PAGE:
Details

International Marketing Review, vol. 37 no. 2
Type: Research Article
ISSN: 0265-1335

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Article
Publication date: 14 November 2016

Lia Zarantonello, Marcello Formisano and Silvia Grappi

The purpose of this paper is to examine the different relationship that brand love, compared with brand attitude, has with actual brand performance in a cross-national and…

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5430

Abstract

Purpose

The purpose of this paper is to examine the different relationship that brand love, compared with brand attitude, has with actual brand performance in a cross-national and cross-category context.

Design/methodology/approach

An empirical study was conducted in the USA, Russia and Indonesia to develop and validate a short but comprehensive measure of brand love. A brand attitude measure derived from the company’s tracking studies and behavioural measures derived from panel data were used to examine the different relationship of brand love and brand attitude with brand performance.

Findings

The findings show that consumers in the USA, Russia and Indonesia share a similar concept of brand love. They also show that brand love, compared with brand attitude, is more strongly related to growth in behavioural loyalty, whereas brand attitude, compared with brand love, is more strongly related to the brand size in the present.

Research limitations/implications

The paper combines psychological and behavioural data from different sources. Future research may collect both types of data from the same sample of consumers. Besides, the paper uses brand love and brand attitude data related to loyal consumers and users, respectively. Future research may consider both types of consumers simultaneously.

Practical implications

The paper clarifies why brand love measures should be integrated in a company’s brand measurement system, and their specific contribution compared with brand attitude.

Originality/value

This paper is the first that examines brand love in a cross-national and cross-category context and that shows the relationship of brand love vs brand attitude with actual brand performance using company/industry-derived data.

Details

International Marketing Review, vol. 33 no. 6
Type: Research Article
ISSN: 0265-1335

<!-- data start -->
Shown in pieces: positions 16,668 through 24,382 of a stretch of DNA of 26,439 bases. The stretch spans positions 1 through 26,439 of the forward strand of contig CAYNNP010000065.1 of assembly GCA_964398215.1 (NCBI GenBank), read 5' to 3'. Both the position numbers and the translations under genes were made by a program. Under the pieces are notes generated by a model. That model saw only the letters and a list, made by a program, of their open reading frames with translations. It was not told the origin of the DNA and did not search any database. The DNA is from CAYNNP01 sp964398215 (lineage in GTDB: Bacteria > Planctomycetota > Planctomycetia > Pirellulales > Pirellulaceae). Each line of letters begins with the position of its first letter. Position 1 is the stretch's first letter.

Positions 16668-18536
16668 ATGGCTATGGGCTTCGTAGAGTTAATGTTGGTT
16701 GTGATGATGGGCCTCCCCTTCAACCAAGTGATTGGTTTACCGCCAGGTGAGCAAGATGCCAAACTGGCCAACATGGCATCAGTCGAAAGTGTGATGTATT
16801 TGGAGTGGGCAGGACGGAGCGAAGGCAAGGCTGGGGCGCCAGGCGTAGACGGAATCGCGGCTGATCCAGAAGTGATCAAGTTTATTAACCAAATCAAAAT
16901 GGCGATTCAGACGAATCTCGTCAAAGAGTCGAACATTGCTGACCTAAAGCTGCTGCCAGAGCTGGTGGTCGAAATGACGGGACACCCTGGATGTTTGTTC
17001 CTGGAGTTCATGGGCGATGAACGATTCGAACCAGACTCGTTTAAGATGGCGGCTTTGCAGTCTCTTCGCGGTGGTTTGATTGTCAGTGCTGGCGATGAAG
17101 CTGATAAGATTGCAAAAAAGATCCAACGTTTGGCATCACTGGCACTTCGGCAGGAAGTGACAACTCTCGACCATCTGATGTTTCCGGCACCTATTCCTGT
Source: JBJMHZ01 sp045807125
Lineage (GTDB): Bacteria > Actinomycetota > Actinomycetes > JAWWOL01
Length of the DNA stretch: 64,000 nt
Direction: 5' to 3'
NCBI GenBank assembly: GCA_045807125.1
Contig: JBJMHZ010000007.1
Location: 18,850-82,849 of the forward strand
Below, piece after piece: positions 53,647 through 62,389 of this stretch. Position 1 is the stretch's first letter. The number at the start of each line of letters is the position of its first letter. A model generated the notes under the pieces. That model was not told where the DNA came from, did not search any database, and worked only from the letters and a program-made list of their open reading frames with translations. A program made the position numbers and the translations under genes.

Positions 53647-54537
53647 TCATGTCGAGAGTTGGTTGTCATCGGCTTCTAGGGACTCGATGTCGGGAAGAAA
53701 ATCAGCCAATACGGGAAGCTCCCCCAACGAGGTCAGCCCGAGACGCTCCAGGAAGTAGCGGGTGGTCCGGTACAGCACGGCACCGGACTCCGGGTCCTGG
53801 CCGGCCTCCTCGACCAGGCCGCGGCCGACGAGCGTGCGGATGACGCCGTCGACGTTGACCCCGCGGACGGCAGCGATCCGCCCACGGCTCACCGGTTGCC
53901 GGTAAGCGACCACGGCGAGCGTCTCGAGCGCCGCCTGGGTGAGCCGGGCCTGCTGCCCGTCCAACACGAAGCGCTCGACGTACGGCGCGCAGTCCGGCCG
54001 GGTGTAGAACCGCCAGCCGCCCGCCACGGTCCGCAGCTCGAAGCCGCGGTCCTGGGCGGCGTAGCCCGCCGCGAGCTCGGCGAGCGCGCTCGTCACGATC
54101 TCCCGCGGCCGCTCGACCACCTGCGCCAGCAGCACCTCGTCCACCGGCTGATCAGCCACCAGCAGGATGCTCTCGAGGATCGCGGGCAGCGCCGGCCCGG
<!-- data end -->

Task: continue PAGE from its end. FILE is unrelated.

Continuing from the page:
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Book part
Publication date: 13 June 2013

Bernd Schmitt and Lia Zarantonello

Purpose – This chapter provides a critical review of the emerging field of consumer experience and experiential marketing.Design/methodology/approach – We review…

Abstract

Purpose – This chapter provides a critical review of the emerging field of consumer experience and experiential marketing.Design/methodology/approach – We review definitions, perspectives, and key research areas on the topics of consumer experience, product and service experiences, off-line and online experiences, as well as consumption and brand experiences. We report empirical findings, seminal studies, and insight into the experience process (e.g., how consumers process experiential attributes, how they process experiences over time, and whether positive and negative experiences can co-occur). We present research on experiential dimensions, experiential themes, and the nature of extraordinary experiences.Value/originality – The chapter provides value by discussing the key measurement and marketing management issues of experiential marketing and discusses the original issue whether it is rational for consumers to include experiences in their decision making.

Details

Review of Marketing Research
Type: Book
ISBN: 978-1-78190-761-0

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Article
Publication date: 21 March 2016

Lia Zarantonello, Simona Romani, Silvia Grappi and Richard P. Bagozzi

– This study aims to investigate the nature of brand hate, its antecedents and its outcomes.

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10163

Abstract

Purpose

This study aims to investigate the nature of brand hate, its antecedents and its outcomes.

Design/methodology/approach

The authors conduct two quantitative studies in Europe. In Study 1, a measure of brand hate is developed and its effects are tested on behavioral outcomes. In Study 2, the authors show how brand hate and its behavioral outcomes change depending on the reasons for brand hate.

Findings

The study conceptualizes brand hate as a constellation of negative emotions which is significantly associated with different negative behavioral outcomes, including complaining, negative WOM, protest and patronage reduction/cessation. Reasons for brand hate related to corporate wrongdoings and violation of expectations are associated with “attack-like” and “approach-like” strategies, whereas reasons related to taste systems are associated with “avoidance-like” strategies.

Research limitations/implications

The study views brand hate as an affective phenomenon occurring at a point in time. Researchers could adopt a wider perspective by looking at the phenomenon of hate as a disposition/sentiment, not merely as an emotion. They could also adopt a longitudinal perspective to understand how brand hate develops over time and relate it to brand love.

Practical implications